Byline: MATT DIXON
You could file this one under "only in politics."
The former president of the National Rifle Association has vocally termed a bill filed by a pro-gun state senator - and gun shop owner - "wrong" and said she is actively working for its defeat.
So, how does the bill affect guns? It doesn't.
The bill, SB 2342, would give local businessman Ken Underwood the inside track on keeping a state contract that gives him the exclusive rights to print driver's license handbooks. Under the current terms, Underwood prints the handbooks at no charge to the state and in return gets to place advertisements in it for his driver safety school - a Ponte Vedra Beach-based company called National Safety Commission. No other driving schools receive advertisements in the handbook.
After the state told Underwood late last year that it would not renew his contract when it expires this Dec. 31, state Sen. Carey Baker, who owns a Central Florida gun shop, filed a bill on behalf of a lobbyist for Underwood's company that would help steer the contract back to him.
Marion Hammer, former president of the NRA and a Florida resident, has come out in staunch opposition to the bill after she tried to get a driver safety handbook for her 15-year-old grandson and was sent to the Underwood company's Web site and asked for personal information.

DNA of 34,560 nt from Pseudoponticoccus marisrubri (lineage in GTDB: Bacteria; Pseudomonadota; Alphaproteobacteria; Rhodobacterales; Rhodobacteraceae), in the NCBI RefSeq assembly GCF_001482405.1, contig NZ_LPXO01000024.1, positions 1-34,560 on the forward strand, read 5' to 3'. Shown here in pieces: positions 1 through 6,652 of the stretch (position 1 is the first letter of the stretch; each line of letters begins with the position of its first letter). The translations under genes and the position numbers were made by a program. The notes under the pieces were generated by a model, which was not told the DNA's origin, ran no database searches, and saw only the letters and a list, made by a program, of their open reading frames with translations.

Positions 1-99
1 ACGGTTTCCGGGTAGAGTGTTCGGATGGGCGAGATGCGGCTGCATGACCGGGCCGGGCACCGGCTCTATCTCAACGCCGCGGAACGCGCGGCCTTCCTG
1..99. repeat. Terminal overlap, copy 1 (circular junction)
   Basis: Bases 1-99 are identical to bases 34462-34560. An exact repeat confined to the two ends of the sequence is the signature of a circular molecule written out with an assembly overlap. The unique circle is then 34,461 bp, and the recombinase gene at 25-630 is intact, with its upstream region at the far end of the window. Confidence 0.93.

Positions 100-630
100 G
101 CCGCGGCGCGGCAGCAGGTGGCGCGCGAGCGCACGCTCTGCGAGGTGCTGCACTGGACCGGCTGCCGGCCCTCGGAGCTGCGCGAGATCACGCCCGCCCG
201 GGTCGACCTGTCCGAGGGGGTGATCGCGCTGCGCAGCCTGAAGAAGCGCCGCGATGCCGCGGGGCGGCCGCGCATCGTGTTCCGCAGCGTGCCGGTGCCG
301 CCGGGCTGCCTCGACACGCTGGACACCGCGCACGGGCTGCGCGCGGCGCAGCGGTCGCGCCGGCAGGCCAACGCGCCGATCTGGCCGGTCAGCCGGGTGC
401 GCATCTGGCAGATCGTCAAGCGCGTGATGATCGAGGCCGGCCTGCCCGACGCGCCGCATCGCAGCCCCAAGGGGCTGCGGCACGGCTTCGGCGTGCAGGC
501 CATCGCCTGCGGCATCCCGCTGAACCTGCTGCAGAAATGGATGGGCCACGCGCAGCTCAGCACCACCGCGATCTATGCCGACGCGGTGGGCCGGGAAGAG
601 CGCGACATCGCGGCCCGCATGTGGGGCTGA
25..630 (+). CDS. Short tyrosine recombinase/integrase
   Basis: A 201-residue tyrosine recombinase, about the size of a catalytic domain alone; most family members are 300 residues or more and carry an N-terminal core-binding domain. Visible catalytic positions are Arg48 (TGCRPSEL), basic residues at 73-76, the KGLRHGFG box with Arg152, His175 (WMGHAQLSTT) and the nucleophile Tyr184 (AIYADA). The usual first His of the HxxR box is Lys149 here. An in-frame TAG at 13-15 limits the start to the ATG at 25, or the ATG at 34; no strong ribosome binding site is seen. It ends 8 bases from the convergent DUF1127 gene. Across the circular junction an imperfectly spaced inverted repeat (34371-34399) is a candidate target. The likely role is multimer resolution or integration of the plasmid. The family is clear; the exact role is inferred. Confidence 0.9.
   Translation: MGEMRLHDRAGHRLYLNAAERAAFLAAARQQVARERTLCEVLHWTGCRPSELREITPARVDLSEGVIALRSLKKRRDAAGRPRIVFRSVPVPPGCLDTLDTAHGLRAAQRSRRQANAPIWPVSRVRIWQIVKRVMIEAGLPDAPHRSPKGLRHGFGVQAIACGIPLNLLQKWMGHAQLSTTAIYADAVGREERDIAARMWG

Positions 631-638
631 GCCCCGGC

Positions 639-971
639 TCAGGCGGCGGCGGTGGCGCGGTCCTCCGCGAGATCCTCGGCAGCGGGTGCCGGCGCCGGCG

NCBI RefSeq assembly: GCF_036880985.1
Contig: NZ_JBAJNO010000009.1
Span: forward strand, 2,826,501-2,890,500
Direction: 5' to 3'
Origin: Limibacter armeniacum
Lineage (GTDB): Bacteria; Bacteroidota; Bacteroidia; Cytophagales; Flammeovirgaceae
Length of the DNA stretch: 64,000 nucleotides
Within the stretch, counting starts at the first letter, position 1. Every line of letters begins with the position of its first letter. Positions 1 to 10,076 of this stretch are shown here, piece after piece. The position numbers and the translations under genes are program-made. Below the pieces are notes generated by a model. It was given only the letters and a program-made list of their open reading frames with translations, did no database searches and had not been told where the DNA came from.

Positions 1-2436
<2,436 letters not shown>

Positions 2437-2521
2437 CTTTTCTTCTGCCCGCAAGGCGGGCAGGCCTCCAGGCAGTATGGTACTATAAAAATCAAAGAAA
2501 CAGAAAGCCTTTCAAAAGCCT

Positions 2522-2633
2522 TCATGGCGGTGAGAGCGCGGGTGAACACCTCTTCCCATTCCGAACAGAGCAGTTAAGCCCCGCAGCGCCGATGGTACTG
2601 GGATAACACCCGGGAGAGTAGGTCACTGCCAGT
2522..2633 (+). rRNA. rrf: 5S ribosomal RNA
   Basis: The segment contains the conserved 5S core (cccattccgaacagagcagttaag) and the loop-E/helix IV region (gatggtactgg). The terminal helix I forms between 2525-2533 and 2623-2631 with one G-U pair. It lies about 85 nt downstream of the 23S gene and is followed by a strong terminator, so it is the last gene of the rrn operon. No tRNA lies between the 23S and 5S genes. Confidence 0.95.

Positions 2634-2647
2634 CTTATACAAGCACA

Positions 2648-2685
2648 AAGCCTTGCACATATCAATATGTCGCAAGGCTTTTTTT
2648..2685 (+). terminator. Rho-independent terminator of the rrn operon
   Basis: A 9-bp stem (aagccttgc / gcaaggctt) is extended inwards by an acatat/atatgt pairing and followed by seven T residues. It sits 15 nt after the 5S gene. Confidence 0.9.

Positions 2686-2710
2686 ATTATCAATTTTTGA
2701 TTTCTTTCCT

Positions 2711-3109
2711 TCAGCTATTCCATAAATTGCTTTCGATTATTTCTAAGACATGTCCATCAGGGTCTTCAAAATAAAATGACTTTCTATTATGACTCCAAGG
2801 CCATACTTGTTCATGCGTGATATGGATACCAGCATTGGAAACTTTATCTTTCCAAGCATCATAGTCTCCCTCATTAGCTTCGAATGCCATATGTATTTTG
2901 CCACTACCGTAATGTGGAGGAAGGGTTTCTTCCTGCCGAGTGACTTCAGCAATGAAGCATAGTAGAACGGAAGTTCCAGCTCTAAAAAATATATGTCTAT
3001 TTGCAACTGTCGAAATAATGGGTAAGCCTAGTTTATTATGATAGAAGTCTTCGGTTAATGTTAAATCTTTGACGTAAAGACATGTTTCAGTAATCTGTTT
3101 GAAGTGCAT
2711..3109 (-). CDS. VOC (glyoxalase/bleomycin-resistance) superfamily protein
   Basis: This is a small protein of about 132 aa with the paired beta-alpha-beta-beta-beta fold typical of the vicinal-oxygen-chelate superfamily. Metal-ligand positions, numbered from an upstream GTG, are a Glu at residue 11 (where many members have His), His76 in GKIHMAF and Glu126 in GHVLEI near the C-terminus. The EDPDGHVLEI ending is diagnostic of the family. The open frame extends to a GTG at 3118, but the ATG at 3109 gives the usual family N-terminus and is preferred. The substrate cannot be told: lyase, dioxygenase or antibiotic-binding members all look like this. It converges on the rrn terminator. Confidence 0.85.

"I clicked a link to get the handbook and it dumped me onto Underwood's site," said Hammer, who called her opposition to the bill personal. "It was just full of ads. I thought someone must have hijacked the state's site."
Underwood says the contract has saved taxpayers more than $4 million, a number unconfirmed by the state, at a time when budgets are tight.
"The only controversy has been raised by my competitors," Underwood said.
Citing, in part, the controversy that has arisen from its contract with Underwood, the Department of Highway Safety and Motor Vehicles is opposing the Baker bill. In January, the department reached a settlement agreement after The Florida Providers of Traffic Safety, a group of 15 Underwood competitors, threatened to sue over his agreement with the state.
As part of that settlement, the department agreed to not renew Underwood's contract.
Baker, R-Eustis, said he was unaware of much of the controversy surrounding the contract.
"There are some issues that I was not totally aware of," he said. "I was just trying to save the taxpayers money. That's really all my goal was."
As originally authored, his bill would have handed the contract back to Underwood. An amendment has since been added by Sen. Gary Siplin, D-Orlando, that would require the motor vehicle department to "solicit proposals" from any company willing to print the handbook free of cost. …